Driving the New 2015 GMC Yukon and Chevy Tahoe/Suburban SUVsPosted in Vehicle Reviews on March 25, 2014
If we were to sum up the redesigned GM SUVs in one word, that word would be refinement. The 2015 Chevy Tahoe and Suburban and the GMC Yukon and GMC Yukon XL (plus their highend Denali counterparts) have a butter-smooth on-road ride and are whisper quiet even at highway speeds, thanks to a lot of attention paid to suspension tuning, body structure, and interior materials. They have benefitted from some wellthought- out interior revisions, like foldflat second- and third-row seats, to make them even more practical than before. If you have a big family—or a small sports team—you’d have to get into a minivan (yuck!) to find a vehicle better suited for hauling people and their stuff.
That’s the good news. Here’s the not so-good: With the exception of the Denali models, all of these SUVs are powered by GM’s 5.3L EcoTec3 V-8, even the long wheel base versions, which tip the scales at close to 3 tons. Now, the 5.3 isn’t a bad engine; it’s smooth and promises to deliver decent fuel economy. But 355 hp and 383 lb-ft of torque are just adequate for moving around these big guys. And we drove them unloaded. Adding gear and a few thousand pounds of trailer would surely sap their strength big-time, no matter how clever the tow/haul mode is in the six-speed automatic. (Chevy Tahoe and GMC Yukon 4x4s are rated to tow 8,400 pounds; Suburban and GMC Yukon XL 8,000.)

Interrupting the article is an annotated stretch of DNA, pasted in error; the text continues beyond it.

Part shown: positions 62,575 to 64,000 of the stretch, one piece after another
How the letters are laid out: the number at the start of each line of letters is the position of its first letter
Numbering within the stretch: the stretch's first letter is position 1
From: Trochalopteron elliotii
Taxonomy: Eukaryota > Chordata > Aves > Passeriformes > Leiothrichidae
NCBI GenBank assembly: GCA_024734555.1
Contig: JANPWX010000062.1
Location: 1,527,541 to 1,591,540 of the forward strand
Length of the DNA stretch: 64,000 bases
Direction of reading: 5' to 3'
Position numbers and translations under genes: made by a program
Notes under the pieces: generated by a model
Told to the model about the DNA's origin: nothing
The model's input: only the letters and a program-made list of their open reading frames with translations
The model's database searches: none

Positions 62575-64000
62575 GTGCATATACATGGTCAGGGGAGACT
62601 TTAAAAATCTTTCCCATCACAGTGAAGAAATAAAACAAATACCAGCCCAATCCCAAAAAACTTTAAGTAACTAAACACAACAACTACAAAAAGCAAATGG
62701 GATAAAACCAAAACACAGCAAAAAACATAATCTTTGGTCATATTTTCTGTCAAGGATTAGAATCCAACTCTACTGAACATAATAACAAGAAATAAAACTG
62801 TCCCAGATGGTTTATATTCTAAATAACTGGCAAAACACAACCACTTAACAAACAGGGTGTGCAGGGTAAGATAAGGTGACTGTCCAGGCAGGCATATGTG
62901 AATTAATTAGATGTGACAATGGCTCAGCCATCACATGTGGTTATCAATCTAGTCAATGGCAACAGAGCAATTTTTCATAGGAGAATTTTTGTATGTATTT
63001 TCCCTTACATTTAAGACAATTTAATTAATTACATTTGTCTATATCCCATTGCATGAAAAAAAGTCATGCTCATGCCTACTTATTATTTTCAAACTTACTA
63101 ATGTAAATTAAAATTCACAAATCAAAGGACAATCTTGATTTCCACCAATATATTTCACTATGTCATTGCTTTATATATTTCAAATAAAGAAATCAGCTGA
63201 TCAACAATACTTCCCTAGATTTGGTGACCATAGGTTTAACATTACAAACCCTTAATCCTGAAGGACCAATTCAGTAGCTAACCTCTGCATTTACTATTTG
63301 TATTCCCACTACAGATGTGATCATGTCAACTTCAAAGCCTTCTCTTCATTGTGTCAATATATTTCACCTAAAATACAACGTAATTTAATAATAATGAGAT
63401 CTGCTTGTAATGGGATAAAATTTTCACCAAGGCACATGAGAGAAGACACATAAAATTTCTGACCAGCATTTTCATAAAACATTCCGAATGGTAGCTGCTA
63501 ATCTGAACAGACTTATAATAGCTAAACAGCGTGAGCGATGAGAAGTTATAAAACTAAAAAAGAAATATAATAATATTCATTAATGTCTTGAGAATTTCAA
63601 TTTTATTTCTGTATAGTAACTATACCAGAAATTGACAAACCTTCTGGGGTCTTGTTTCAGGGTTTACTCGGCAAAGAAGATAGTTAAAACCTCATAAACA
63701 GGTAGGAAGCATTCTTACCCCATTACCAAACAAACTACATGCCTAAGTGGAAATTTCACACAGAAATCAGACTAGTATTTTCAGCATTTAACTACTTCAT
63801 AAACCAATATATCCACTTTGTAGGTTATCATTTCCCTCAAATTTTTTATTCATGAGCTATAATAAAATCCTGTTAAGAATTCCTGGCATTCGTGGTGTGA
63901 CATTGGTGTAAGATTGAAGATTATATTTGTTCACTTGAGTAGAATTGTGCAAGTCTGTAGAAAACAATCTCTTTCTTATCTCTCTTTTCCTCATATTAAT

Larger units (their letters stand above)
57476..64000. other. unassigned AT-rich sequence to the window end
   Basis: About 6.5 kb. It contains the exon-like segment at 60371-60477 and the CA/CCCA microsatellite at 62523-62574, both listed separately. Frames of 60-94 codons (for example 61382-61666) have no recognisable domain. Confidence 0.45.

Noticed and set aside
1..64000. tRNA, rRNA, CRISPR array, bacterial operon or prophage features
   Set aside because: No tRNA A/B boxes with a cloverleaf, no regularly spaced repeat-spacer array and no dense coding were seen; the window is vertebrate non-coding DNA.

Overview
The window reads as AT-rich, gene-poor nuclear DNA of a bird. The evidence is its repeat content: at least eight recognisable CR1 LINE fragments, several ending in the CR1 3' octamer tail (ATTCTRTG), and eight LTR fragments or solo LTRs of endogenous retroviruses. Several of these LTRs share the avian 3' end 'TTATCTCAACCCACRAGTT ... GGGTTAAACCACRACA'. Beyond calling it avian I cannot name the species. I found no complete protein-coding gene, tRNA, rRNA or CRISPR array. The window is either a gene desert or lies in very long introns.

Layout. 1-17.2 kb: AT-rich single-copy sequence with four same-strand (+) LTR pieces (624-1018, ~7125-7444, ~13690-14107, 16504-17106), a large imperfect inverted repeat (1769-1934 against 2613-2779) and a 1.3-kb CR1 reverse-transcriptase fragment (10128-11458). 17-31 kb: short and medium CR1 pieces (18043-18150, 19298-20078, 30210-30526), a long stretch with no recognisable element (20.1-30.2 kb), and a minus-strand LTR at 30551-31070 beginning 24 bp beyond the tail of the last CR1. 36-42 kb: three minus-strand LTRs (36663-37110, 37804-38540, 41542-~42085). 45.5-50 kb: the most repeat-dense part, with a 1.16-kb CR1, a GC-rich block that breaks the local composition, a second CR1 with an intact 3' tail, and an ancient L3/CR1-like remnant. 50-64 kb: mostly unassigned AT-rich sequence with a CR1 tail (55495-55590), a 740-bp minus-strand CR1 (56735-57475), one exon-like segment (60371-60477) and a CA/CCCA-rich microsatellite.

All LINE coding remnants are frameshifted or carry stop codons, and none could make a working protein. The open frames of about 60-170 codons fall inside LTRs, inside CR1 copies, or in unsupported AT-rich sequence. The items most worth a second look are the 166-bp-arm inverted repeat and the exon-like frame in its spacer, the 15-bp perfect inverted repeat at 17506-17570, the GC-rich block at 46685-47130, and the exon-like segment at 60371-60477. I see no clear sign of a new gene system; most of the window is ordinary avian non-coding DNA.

You have to step up to GMC Yukon Denali territory to get the 6.2L EcoTec3 V-8, with a romping 420 hp and 460 lb-ft of torque. Fuel economy drops—from 16 city, 22 highway for 4x4s with the 5.3 to 14 city, 21 highway with the 6.2—but the big grin you’ll wear every time you plant your right foot just may be worth it.
Well, maybe. The 4WD GMC Yukon XL Denali we sampled had an as-tested price of (are you sitting down?) $77,470. That’s about as fully loaded as you can get, with retractable sidesteps, adaptive cruise control, 22-inch rims, a sunroof, and DVD screens all the way to the third-seating row. Knock off the big-ticket options and the LWB Denali is still $68,300. The Chevrolet models aren’t much cheaper: The loaded 4WD Suburban LTZ we drove stickered for $71,385. That included the sunroof, MyLink audio system and nav, adaptive cruise control, and a trailering package that adds 3.42 axles and a trailer brake controller.
Our time in the SUVs was brief, just a High-end Denali versions of the few hours in each model, all on pavement. But that’s really where they belong. Front air dams on all models hang way low to improve aerodynamics for fuel economy, making them easy targets for rocks or tall roots. Interior fabrics are pretty posh and not exactly of the hose-out variety. Vinyl seat/rubber mat models exist, but only for fleet buyers. Joe Average Consumer isn’t allowed to own one of those, we were told.
The SUVs are in dealer showrooms now. Chevy execs hinted that there may be a Z71 option package to come, hopefully with some attention paid to low-hanging body pieces as well as the shock absorbers. And when we asked about a 3/4-ton version, the answer was “not in 2015.”